State testing opt outs increase

Students choose not to take exams


Paige Steward

Junior Anna Gleason signs sheet to opt out of MCA testing May 5.

Nicole Sanford

Junior Eric Lehr decided to attend his classes as other juniors took the annual Minnesota Comprehensive Assessments (MCA), a trend seen in many students this year.

“I probably wasn’t even going to try on it anyway so I thought it was pointless to go,” Lehr said.

According to Prachee Mukherjee, Director of Assessment, Evaluation and Research at the St. Louis Park School District, approximately 250 juniors at Park didn’t take the Grade 11 Math MCA test this year, while only 20 students chose to opt out last year.

Mukherjee said she finds it important for students to take the standardized tests.

“[The test] allows us to look at ourselves in comparison to other districts, allows a student to see where they rank statewide, helps us look at an overall score of how are we doing, how are we improving, and the test helps us measure growth,” Mukherjee said. “I think most of all it helps us be accountable to see how good of a job we are doing.”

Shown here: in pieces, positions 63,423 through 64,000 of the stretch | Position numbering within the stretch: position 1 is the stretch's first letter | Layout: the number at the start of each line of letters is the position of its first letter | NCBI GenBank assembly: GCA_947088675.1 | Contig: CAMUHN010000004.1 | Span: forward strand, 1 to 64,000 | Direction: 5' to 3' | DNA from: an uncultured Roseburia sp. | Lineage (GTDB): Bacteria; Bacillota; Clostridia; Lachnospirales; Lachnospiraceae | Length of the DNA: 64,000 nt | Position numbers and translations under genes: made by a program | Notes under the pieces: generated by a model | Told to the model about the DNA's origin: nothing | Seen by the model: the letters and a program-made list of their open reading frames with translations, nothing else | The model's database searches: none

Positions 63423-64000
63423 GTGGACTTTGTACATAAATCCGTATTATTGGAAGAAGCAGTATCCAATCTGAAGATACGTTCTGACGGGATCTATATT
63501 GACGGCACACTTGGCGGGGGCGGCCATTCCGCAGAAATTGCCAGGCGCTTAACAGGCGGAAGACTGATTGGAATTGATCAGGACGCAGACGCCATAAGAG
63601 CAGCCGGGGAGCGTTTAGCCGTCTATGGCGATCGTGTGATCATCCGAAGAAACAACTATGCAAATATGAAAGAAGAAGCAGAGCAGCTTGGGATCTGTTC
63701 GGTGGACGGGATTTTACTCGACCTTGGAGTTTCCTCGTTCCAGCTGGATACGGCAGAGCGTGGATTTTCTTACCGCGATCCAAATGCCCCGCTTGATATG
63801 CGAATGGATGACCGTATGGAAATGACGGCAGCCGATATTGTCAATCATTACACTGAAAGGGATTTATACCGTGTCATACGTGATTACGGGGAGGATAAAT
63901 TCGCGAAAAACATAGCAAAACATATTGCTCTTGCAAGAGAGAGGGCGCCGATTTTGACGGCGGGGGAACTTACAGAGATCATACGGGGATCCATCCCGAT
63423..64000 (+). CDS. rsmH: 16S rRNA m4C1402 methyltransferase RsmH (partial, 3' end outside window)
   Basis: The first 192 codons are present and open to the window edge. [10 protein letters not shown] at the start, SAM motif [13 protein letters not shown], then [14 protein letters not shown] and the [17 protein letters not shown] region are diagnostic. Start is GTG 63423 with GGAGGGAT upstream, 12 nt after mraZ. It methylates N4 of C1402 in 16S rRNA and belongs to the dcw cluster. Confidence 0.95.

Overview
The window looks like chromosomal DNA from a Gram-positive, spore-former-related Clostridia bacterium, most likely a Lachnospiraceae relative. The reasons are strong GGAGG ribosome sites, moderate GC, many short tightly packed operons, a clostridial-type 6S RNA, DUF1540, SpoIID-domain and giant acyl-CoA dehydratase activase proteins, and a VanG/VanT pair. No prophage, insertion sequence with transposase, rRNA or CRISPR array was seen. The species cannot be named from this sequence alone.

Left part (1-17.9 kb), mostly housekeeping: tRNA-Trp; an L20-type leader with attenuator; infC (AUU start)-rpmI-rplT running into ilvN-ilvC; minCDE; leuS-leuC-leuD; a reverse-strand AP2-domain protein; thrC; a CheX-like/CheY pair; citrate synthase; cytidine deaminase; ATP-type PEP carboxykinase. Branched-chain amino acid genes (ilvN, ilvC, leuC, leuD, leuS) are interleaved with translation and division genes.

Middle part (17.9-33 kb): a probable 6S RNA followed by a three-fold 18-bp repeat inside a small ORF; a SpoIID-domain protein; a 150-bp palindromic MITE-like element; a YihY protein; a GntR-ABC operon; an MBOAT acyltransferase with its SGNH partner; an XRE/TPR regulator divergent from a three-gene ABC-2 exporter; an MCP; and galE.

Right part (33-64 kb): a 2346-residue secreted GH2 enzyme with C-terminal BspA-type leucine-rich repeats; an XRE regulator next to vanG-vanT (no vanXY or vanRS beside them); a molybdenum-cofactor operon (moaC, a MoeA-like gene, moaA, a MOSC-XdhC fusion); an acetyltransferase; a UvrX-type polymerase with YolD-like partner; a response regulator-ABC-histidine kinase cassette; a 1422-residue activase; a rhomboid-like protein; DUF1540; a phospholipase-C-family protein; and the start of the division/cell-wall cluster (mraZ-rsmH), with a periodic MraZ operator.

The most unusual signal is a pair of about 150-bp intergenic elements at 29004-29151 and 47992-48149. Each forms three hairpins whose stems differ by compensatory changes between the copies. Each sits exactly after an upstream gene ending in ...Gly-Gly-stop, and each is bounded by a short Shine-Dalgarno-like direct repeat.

Lehr said he doesn’t think Park should force students to take the MCAs because students are not motivated to do well on them.

“I think they’re kind of stupid because most kids don’t even try on them so they really are just a waste of time,” Lehr said.

According to Mukherjee, all students have the opportunity to opt out of the exams, but problems form when too many students choose not to take them.counseling-dept-mcas

“Unless a certain number of students take the test, we can’t generalize to the whole grade level,” Mukherjee said. “It really puts us at a disadvantage in respect to knowing how well we are progressing towards the goal that we have set for ourselves.”

Sophomore Eva Arago said she decided not to opt out of the test.

“It makes the school look better if the average is higher,” Arago said. “I figured a lot of people were [taking the test], so I would try to help the school.”

According to Mukherjee, confusion surrounds the large increases in the amount of students choosing to opt out of MCA testing this year, but she hopes to engage in conversation on the topic.

“I would really like to know what teachers are thinking about opting out of the test, what students are thinking, and what parents are thinking,” Mukherjee said. “What are their questions, what are their reasons for taking the test or not taking the test.”